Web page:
Minamata & BeyondSince 2008, and the end of the Global Mercury Project, the UNIDOMercury Programme has raised US 17.9 million, including US 6.4million of project funds directly managed by UNIDO. The programmecurrently operates in 11 countries. The Global Environment Facilityhas been the major source of funds with 25% of the total, but bilateralsupport has also been provided by the Governments of Finland andFrance.Based on its experience and comparative advantage,UNIDO will have an important and increasing role inthe coming years supporting governments in fulfillingtheir legal obligations under the Minamata Conventionon Mercury.Focus will be placed on setting national objectives and targets,complementing existing programmes, exploring innovative marketbased approaches, promoting policy reform, enhancing awareness,and promoting intervention on the ground to secure global mercuryemission reductions through technology transfer.Most of the identified issues relating to mercury are industrial bynature. UNIDO therefore, together with our financing partners,stands ready to continue and expand our assistance to the signatoriesof the Minamata Convention to ensure its rapid ratification and tocontinue demonstrating concrete results at local and global levels.27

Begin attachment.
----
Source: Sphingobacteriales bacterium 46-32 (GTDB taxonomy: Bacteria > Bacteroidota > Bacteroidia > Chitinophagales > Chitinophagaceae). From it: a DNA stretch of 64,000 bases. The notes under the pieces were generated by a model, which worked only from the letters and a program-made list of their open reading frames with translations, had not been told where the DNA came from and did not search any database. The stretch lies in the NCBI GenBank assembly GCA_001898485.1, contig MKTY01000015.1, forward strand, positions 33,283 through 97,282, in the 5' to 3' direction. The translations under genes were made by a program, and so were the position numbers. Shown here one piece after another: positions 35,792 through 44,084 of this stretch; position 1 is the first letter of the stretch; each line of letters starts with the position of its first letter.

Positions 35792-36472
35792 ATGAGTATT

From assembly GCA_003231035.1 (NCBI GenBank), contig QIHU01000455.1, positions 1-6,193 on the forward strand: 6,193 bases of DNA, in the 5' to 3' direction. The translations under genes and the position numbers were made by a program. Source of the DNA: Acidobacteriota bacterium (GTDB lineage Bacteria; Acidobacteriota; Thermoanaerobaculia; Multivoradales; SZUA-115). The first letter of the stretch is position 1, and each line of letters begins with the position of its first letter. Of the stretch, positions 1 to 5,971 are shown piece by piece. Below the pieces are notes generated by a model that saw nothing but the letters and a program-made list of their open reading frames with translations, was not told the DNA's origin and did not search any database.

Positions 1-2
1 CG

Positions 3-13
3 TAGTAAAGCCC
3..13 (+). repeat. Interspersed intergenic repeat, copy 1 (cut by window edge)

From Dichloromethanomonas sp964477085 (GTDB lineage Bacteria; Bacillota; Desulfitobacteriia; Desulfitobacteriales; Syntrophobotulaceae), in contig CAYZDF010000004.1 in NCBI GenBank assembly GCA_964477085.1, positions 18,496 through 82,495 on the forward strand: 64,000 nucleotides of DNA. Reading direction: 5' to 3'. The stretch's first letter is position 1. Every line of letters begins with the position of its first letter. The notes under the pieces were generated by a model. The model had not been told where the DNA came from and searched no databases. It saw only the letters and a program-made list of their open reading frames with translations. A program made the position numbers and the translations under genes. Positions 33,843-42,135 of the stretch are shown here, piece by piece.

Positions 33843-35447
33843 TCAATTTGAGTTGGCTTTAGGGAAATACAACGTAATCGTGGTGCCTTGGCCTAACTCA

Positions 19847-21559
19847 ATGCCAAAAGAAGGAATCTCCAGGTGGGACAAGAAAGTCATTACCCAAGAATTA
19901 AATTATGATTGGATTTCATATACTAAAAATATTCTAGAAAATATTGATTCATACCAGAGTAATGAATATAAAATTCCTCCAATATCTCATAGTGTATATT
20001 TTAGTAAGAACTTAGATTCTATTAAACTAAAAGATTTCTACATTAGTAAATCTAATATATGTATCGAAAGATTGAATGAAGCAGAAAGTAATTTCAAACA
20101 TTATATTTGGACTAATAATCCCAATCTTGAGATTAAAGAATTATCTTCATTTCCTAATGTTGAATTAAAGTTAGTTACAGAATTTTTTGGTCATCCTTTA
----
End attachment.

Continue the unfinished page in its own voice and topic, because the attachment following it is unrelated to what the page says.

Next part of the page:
ContactFor more information on UNIDO’s Mercury Programme, please contact:Ludovic BernaudatUNIDO Water Management UnitEnvironmental Management BranchEmail: 28

2013 — Printed in ViennaUNITED NATIONS INDUSTRIAL DEVELOPMENT ORGANIZATIONVienna International Centre, P.O. Box 300, 1400 Vienna, AustriaTelephone: 43 (0) 1 26026-0, Fax: 43 (0) 1 26926-69Email: unido@unido.org, Internet: www.unido.org

actions on mercury, created by the United Nations Environment Programme (UNEP) in 2008. UNIDO is also an active member of the partnership areas relating to mercury waste, mercury in products, chlor-alkali and mercury storage. Recently, UNIDO has expanded its technical assistance to include other mercury industrial sectors, such as mercury